Yesterday, I was really happy to be home, eating normal food, sleeping in my own bed and not having to deal with teeny bathrooms, gross bidets and stupid hair dryers. Today, I’m nostalgic and sad the trip is really over.
We left off with me telling you about a prosciutto tasting we were headed out to. I’ve eaten a lot of prosciutto in my lifetime coming from an Italian family where every holiday involves some sort of meat platter as an antipasto. I thought I was eating the good stuff considering we always go for the astronomically priced imported version until I tasted this….Prosciutto de Parma, in Parma from a family run small business in the Italian countryside. It was seriously one of the best food experiences of my life. If the stupid people at customs would’ve allowed me to take meat back to our lovely country, you can bet all your life’s earnings that leg of pig would’ve been coming home in my suitcase instead of my dirty clothes. Priorities.
As if Parma hadn’t already won my heart with the prosciutto it had to go and be all gorgeous and charming in it’s perfectly sized small city with cobblestone streets sort of way leaving me wishing we had more than 2 days there.
It’s now officially taken over from Siena as my all time favorite Italian city. I will be back.
After Parma we headed to Lucca which was almost as cute and had a completely intact 4 km wall around it that we walked before getting my first salad of the trip for lunch…7 days after arriving. If someone could please explain to me how I saw maybe 2 overweight Italians the entire time I was there and yet all I was fed was pasta, sugar and wine, I would be grateful because right now I’m convinced they must be some sort of alien life form.
Before our next city, we headed to a balsamic vinegar tasting at a small family operated “factory” (it was really more like a farm). People, do me a favor, go read the back of your balsamic vinegar and if you see the words “caramel coloring” promise me you’ll throw that crap out and buy the real stuff. Don’t feel bad, I’m guilty too. I just assumed there wasn’t anything to “discover” on that ingredient list. Wrong. After tasting 5, 20, 30 and 100 year old balsamic vinegar I can assure you there is a SIGNIFICANT difference in the good stuff and the fake colored crap most grocery stores sell. I came home with a 40 Euro small bottle of juniper berry balsamic vinegar that I’ve forbidden Ulysses from touching. This is not the “pour it on your salad” kind of vinegar. I’ve got some delicious meat recipes brewing in my head for this stuff.
Cinque terra and Santa Margherita were next. I was actually the most excited for Cinque Terra and subsequently the most disappointed. The weather wasn’t ideal that day and the boats weren’t running from one city to the next in the Cinque Terra line up so our tour director decided to take us by train instead. Great idea except the only problem was that every.single.other.tour.company had the same idea. Being shoved into an overcrowded train with every square inch occupied by another tourist speaking a foreign language and not wearing deodorant (I’m looking at you, smelly French people) was not really my idea of a fun time. I thought we’d be good once we were off the train but the cities themselves are so small with literally one street that it was like the running of the bulls except no one was running. Slow walkers are pretty much my nightmare so that was a fun test of patience.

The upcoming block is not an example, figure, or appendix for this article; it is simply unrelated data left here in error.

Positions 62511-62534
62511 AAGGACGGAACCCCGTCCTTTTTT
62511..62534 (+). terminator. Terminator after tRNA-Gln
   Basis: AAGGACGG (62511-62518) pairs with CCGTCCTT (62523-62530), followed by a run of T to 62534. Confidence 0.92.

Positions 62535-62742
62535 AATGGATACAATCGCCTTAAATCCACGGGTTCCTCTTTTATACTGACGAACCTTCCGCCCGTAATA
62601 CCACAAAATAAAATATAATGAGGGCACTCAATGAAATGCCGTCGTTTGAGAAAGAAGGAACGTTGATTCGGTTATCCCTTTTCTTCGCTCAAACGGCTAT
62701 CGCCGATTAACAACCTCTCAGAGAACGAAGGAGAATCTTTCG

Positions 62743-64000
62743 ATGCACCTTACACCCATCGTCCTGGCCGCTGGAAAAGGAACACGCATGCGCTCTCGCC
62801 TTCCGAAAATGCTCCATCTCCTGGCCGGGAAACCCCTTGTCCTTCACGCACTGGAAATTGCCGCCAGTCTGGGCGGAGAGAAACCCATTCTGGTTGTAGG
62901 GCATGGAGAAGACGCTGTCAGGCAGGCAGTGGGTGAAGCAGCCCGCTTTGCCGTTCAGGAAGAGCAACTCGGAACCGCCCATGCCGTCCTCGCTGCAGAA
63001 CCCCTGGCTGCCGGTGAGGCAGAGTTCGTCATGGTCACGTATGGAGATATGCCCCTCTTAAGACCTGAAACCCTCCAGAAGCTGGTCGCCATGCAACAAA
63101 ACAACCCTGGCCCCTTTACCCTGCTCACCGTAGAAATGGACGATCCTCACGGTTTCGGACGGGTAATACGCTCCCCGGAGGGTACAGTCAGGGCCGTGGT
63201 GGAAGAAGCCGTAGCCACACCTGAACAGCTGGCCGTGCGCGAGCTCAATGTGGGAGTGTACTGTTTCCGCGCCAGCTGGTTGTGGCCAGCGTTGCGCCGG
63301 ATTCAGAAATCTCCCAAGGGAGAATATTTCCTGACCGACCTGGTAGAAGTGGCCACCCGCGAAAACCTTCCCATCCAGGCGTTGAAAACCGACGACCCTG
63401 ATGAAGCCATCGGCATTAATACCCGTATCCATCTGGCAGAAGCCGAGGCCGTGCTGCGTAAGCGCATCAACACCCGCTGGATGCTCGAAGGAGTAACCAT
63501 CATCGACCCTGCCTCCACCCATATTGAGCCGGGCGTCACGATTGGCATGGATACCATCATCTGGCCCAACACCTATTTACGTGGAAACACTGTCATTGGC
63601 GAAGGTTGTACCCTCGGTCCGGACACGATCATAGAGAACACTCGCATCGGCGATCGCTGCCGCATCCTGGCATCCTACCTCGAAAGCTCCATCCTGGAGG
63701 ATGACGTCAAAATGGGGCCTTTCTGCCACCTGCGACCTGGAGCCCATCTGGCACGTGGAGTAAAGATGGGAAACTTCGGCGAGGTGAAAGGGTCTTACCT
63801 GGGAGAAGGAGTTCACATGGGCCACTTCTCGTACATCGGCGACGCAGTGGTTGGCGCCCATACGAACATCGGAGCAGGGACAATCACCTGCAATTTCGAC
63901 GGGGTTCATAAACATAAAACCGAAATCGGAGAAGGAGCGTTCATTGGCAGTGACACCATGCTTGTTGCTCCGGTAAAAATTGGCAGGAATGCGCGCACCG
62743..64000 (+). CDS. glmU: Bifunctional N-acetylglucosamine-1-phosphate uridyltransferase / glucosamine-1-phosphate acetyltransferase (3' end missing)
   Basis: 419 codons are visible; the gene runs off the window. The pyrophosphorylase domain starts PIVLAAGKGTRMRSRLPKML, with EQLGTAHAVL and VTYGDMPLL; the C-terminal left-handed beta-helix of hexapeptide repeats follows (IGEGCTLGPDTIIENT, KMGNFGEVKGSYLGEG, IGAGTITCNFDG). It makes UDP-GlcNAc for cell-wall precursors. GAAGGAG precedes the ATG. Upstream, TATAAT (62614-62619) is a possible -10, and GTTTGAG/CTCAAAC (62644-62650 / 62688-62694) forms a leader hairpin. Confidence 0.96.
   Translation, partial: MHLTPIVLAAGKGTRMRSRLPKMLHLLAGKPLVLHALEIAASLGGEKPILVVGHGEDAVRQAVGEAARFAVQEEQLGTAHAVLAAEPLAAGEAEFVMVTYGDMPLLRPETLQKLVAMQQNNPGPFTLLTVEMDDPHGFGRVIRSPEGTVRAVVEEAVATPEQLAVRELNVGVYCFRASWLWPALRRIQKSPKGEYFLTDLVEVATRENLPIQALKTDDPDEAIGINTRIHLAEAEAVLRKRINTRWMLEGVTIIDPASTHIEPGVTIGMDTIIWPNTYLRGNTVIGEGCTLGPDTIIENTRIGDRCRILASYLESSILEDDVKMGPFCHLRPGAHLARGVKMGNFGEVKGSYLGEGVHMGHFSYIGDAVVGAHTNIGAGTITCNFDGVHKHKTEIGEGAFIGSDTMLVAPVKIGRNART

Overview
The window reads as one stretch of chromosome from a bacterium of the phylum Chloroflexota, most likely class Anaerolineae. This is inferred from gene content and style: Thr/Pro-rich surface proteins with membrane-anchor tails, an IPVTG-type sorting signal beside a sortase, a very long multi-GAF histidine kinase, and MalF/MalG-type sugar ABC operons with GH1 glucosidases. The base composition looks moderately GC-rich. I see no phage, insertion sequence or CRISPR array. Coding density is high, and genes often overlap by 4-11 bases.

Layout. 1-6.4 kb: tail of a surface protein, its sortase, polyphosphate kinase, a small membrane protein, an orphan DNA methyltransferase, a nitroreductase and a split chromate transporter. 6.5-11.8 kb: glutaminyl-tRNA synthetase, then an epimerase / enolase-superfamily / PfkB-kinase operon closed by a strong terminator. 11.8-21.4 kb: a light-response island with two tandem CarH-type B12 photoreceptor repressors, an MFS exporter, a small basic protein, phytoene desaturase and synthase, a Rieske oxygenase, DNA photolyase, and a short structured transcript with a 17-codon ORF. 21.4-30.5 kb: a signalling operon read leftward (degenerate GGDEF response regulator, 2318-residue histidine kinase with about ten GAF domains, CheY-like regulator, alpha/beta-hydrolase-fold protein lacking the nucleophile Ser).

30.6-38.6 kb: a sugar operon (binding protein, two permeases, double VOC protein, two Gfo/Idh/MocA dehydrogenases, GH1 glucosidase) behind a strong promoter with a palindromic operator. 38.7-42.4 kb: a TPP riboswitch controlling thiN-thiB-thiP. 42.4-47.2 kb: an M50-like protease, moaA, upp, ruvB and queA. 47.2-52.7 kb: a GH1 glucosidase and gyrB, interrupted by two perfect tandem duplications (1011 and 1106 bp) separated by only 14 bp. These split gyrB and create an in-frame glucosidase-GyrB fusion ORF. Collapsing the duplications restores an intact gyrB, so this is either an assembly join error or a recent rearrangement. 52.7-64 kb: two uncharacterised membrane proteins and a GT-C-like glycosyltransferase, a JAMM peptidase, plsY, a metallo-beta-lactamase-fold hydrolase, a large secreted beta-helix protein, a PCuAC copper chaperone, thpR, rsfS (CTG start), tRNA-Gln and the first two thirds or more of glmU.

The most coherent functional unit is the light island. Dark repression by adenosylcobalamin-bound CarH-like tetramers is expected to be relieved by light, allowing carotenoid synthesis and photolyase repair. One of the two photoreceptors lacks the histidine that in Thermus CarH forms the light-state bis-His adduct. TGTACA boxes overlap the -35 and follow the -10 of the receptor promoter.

Santa Margherita on the other hand was lovely. The perfectly sized, seaside city where we had one of the best meals of our trip at a quaint little seafood focused restaurant, Il Ristorante Nostromo. The owners were two young guys, one as the chef, the other as the host/waiter who as it turns out, grew up in the village next to where our relatives are from outside of Genoa.
And because we hadn’t been drinking enough wine (ha), we also visited an Asti Spumante factory (Italy’s name for Champagne). 3 glasses of that before lunch will leave you feeling slightly lightheaded in case you were wondering.
And if you never actually eat lunch and just go to another factory where they make torrone instead, you’ll experience this weird sort of drunk/sugar high that is fun for about 20 minutes.
In my next life, I’m coming back as a torrone maker.
We ended the trip in Torino (Turin) where the highlights were eating at Eataly in it’s original location (finally some vegetables!) and delicious gelato. Although, the gelato part could be said for every city.
The best part of the trip besides the food though was the people. We had a completely full tour of 44 people. Odds of getting at least one jerk are pretty high with those numbers and yet every single one of them were awesome. I’ve never had so much fun with people more than twice my age in my life.
A little glimpse into what went down at night in the hotel lobby:
The front desk staff were definitely not as enthralled by his performance as we were.
And last but not least, our tour director (left) and bus driver. Equally talented in their own right. Massimo (the bus driver) got more than a few rounds of applause on the bus for some of his maneuvers in those tight Italian streets. He’s also adorable in that cute middle aged man type of way.
It was 11 years between my last trip with my mom and this one. If we wait that long again, I’ll be 41. I’ve vowed to not let that happen because 1. that’s just too long and 2. I can’t even fathom that age right now.